A B.C. couple says they felt they were getting the run around from PC Financial Mastercard when mysterious charges surfaced on their credit card statement.
“I just felt they weren’t listening to us, “ said Ron Gray.
Gray says back in February he was about to launch a home-based business and signed up to some subscriptions like Bluehost, WordPress and Adobe to help him design his website.
Shortly after, for personal reasons, Gray put the project on hold and says he cancelled all his subscriptions.
However, in April, his wife Janet noticed something unusual on their PC Financial Mastercard statement: a charge in British Pounds from a company called BKHELP.ONLINE.
“It didn’t make any sense because I never ordered anything for $60,” said Janet Gray.
The couple reached out to PC Financial immediately to dispute the charge and say they were told by a representative to deal with the vendor directly and cancel the subscription.
“I said to them I tried phoning the number that was on the credit card statement and it was an offshore number somewhere in Europe and it wouldn’t complete. I dialed it twice and both calls collapsed,” said Gray.
The Abbotsford resident says he kept trying to contact the company, but received no response. He went back to PC Financial for help.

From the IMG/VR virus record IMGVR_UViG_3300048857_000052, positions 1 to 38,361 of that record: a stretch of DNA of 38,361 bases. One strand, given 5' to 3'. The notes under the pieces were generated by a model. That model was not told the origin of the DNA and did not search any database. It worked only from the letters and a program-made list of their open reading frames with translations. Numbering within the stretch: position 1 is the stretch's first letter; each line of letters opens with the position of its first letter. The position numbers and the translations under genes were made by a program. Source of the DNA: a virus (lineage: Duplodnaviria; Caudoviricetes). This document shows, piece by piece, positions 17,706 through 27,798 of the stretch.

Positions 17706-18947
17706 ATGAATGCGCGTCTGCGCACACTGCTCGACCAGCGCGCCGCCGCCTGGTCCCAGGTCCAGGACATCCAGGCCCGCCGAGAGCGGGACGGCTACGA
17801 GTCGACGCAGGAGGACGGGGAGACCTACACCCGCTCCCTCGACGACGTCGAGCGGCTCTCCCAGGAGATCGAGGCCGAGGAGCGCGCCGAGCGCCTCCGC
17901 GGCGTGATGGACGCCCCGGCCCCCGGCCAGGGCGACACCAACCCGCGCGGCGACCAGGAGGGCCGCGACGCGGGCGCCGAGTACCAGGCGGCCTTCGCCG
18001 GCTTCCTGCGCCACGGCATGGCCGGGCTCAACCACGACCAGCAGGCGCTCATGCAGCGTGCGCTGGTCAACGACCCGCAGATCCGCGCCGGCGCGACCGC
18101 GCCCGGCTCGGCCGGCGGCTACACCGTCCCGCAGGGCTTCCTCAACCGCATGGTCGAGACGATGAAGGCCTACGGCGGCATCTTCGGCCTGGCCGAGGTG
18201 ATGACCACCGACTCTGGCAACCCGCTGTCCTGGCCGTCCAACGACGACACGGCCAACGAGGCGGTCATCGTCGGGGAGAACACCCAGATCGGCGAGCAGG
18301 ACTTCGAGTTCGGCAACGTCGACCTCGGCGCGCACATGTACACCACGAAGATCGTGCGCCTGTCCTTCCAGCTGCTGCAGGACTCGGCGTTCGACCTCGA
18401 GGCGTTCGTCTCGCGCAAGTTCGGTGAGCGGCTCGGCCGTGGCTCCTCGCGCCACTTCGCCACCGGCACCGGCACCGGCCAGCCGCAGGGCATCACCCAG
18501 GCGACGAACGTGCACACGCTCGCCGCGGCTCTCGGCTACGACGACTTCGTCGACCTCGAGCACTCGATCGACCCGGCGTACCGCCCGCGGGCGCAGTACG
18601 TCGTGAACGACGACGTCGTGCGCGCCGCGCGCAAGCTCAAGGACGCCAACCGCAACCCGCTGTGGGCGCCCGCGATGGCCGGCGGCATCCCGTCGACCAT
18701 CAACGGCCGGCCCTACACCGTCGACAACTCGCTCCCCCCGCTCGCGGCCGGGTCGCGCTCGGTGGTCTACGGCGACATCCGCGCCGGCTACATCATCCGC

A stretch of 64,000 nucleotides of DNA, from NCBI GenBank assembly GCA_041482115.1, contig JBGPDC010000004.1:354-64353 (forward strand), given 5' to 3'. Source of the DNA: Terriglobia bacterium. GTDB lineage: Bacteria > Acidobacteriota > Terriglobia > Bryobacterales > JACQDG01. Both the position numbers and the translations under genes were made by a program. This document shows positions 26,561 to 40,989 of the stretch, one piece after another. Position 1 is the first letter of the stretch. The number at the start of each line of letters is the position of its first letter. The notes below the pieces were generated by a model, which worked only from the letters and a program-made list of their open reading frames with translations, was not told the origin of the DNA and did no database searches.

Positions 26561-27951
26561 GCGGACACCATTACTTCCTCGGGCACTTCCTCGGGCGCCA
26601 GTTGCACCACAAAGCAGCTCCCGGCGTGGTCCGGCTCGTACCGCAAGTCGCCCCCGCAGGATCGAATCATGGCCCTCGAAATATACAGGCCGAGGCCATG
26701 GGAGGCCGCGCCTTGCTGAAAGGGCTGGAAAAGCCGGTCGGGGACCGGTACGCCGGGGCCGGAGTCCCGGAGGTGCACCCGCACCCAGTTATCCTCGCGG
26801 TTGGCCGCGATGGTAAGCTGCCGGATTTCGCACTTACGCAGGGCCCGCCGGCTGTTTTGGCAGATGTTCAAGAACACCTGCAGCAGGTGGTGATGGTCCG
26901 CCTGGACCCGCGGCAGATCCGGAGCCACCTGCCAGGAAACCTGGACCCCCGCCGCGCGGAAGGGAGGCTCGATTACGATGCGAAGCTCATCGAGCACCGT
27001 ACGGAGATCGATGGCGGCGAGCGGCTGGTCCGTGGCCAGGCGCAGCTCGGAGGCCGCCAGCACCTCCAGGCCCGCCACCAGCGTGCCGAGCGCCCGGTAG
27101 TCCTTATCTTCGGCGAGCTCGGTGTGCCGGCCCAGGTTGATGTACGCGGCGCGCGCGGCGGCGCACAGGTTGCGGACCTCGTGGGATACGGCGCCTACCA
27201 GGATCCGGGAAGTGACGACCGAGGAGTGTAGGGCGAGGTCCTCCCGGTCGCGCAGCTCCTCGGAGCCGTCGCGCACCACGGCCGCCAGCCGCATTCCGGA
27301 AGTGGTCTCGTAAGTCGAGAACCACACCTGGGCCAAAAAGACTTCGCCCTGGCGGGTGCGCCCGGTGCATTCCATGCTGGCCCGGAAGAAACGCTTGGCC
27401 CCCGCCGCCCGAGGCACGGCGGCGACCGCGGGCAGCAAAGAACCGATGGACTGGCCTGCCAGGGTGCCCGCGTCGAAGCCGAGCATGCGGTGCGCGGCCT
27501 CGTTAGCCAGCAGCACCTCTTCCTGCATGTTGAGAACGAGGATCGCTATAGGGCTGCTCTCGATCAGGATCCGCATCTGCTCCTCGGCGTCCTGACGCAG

“I was frustrated when they repeated, ‘You have to deal with the merchant.’ I said, ‘I cannot because I have no means of contact with them. The phone doesn’t work and they won’t answer the emails,’” said Gray.
What’s worse, the Grays say they continued to get charged C$60 for several months.
At the end of August, Ron says despite their case being escalated to a PC Financial supervisor, they received the unexpected news their case was closed.
“That lit my fuse. They closed the case without telling me,” said Gray.
The Grays turned to Consumer Matters for help.
After Global News reached out, the Grays received a full refund of over $500 and $175 in PC points.
“I’m grateful you were there. Nothing else would have moved it. Nothing else would have broken the log jam,” said Ron Gray.
In a statement, PC Financial told Consumer Matters that it has robust protocols in place for investigating and resolving fraudulent charges.
“However, in this case, the charges were not initially reported as fraudulent and were consistent with subscription purchases the Grays claimed to have previously made,” said the statement.
“As soon as the charges were reported as fraudulent, our agents immediately contacted the merchant and were able to cancel the subscription and secure a credit to the Grays’ account.”
After their experience, the Grays are now warning consumers to get in the habit of checking their monthly credit card statements for any suspicious charges.
“Credit card companies make big money with their interest and the fact that those of us that are paying they don’t seem to care about us as long as they get their money, they’re happy,” said Janet Gray.